Home > Technology > Blow Molding

Sacmi, Amcor collaboration sees market gains

Issue: October 2017

Sacmi Imola S.C., an Italian equipment manufacturer that sold the first compression blow forming machine in 2012, says its technology continues to gain ground in the pharmaceutical and dairy container markets.

Sacmi and Amcor Rigid Plastics, a worldwide producer of rigid plastic packaging based in Ann Arbor, Mich., collaborated five years ago to adapt compression blow forming technology for pharmaceutical packaging. Amcor at that time bought a Sacmi CBF12 12-cavity compression blow forming machine for making rigid HDPE pharmaceutical bottles, marking the first commercial application of compression blow forming technology. Since 2012, Amcor has operated multiple CBF12 machines at its facility in Youngsville, N.C.

A Sacmi compression blow forming machine

Late last year, Amcor announced it had purchased a larger CBF20 machine, a newly designed 20-cavity compression blow forming machine for producing HDPE pharmaceutical bottles at the Youngsville plant.

The CBF20 machine provides the same processing and performance benefits as the smaller machine while meeting the high-production requirements of pharmaceutical customers, Amcor officials said. The CBF20 machine, which has the same footprint as the CBF12, provides an output of 80 million to 90 million containers annually, according to the company.

“This further reinforces compression blow forming’s position as a breakthrough process for the production of pharmaceutical containers, delivering high-quality, reliable and defect-free parts now at an even higher production level,” Greg Rosati, Amcor’s marketing director for health care, said at the time of the announcement.

The CBF20 includes enhancements to increase processing efficiency and improve mold life, according to Amcor. The new unit features a gravity-fed materials-handling system instead of the vacuum-fed systems used on previous machines. Mold design engineering enhancements improved mold life.

In addition to selling the new, larger compression blow forming machine to Amcor, Sacmi reports it has made gains in a new market, selling machines for manufacturing bottles for pasteurized dairy products.

In June, Sacmi sold two additional compression blow forming systems to a major Chinese dairy company and bottler, bringing the Chinese company’s total number of compression blow forming systems to four. The company bought its first two units in 2013. The addition of the two new machines makes the company one of the world’s biggest users of Sacmi technology.

Ten CBF20 machines are now operating in the Far East, including China, Japan and Vietnam. All of them belong to dairy companies. Other units now are operating in India in pharmaceutical and health-care applications.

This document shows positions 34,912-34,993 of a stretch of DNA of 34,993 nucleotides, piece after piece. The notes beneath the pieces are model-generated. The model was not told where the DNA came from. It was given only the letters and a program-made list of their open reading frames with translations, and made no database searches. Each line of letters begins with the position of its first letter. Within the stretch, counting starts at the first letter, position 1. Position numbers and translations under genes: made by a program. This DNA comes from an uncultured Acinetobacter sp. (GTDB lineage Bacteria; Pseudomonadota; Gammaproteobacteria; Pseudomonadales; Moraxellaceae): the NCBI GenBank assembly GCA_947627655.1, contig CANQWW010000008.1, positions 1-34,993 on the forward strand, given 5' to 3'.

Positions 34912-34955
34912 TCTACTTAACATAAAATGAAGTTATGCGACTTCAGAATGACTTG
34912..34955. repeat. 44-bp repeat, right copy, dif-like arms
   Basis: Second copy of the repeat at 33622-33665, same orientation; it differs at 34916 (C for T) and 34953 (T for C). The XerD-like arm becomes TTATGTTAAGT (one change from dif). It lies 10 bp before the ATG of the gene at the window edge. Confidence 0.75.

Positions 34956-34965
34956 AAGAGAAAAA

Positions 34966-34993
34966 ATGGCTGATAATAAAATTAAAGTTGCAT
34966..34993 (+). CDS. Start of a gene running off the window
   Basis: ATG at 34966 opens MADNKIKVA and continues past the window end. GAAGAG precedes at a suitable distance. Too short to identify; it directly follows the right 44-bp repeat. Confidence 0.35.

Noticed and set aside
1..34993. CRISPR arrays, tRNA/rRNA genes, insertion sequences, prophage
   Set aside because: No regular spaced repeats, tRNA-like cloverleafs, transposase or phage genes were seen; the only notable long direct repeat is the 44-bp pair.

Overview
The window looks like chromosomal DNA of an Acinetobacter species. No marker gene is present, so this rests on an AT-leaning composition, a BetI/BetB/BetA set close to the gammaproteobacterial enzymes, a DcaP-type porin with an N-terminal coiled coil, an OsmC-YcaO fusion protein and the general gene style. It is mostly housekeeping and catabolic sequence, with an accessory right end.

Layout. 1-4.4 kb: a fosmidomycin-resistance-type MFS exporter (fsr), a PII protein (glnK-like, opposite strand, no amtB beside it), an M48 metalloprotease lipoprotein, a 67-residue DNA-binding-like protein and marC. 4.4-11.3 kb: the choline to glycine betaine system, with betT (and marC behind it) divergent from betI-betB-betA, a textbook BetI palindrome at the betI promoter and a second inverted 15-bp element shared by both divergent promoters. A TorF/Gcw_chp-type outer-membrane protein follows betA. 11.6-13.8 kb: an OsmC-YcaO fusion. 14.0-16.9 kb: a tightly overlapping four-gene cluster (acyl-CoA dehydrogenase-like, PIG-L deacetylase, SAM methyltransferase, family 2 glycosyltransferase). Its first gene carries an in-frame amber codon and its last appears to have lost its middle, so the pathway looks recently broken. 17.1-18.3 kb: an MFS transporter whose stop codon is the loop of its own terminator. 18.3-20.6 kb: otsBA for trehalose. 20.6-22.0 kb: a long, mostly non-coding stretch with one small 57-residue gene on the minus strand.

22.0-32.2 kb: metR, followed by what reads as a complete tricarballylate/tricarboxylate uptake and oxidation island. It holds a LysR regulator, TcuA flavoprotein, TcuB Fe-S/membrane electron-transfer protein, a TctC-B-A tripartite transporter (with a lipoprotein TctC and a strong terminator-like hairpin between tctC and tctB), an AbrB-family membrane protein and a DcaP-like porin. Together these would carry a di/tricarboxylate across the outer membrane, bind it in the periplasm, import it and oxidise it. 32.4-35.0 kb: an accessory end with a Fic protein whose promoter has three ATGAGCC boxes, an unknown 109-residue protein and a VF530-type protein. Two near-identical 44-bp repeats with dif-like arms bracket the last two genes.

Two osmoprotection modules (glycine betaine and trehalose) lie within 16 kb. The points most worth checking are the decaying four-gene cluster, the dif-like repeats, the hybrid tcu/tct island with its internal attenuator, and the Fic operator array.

Compression blow forming combines compression molding and blow molding. It can offer significant advantages over conventional processes, including enhanced quality, higher productivity and the ability to produce lighter-weight bottles. For example, when producing 200-milliliter HDPE containers, the company’s CBF machines provide a weight reduction of about 20 percent, according to Sacmi.

Compression blow forming is a continuous rotary process in which resin including HDPE, PP or PET is extruded, cut and transferred into the compression cavity. A preform is formed and a pre-blow and full-blow process is completed in the same mold station with no transfer of the preform or parison. Compression blow forming has no manifold for distributing the melt, which results in better-quality parts because there are no temperature differences and less chance of burning or degrading the resin, according to Amcor.

The process also uses lower temperatures, which results in lower residual stress in the final product and reduced cycle times.

Compression blow forming results in less particulate contamination and the continuous extrusion process makes resin and color changes quicker, Amcor officials said. In addition, sustainability advantages include energy savings resulting from lower process temperatures. Also, since the process achieves thermodynamic stability more quickly, bottle production can begin within 10 minutes of machine start-up.

Sacmi says the process’s weight/resin dosing stability reduces the amount of waste and the need to feed extra resin into the molds.

Compression blow forming represents a leap forward in productivity because each CBF mold can now produce 50 percent to 100 percent more than an equivalent injection blow molding mold, Sacmi officials said. Because of an extremely short cycle time, Sacmi said a 12-cavity CBF machine has an effective output of as many as 6,000 containers per hour. A 20-cavity machine can produce 10,800 containers per hour.

Bruce Geiselman, senior staff reporter



Sacmi USA Ltd.,
Des Moines, Iowa, 515-276-2052, www.sacmiusa.com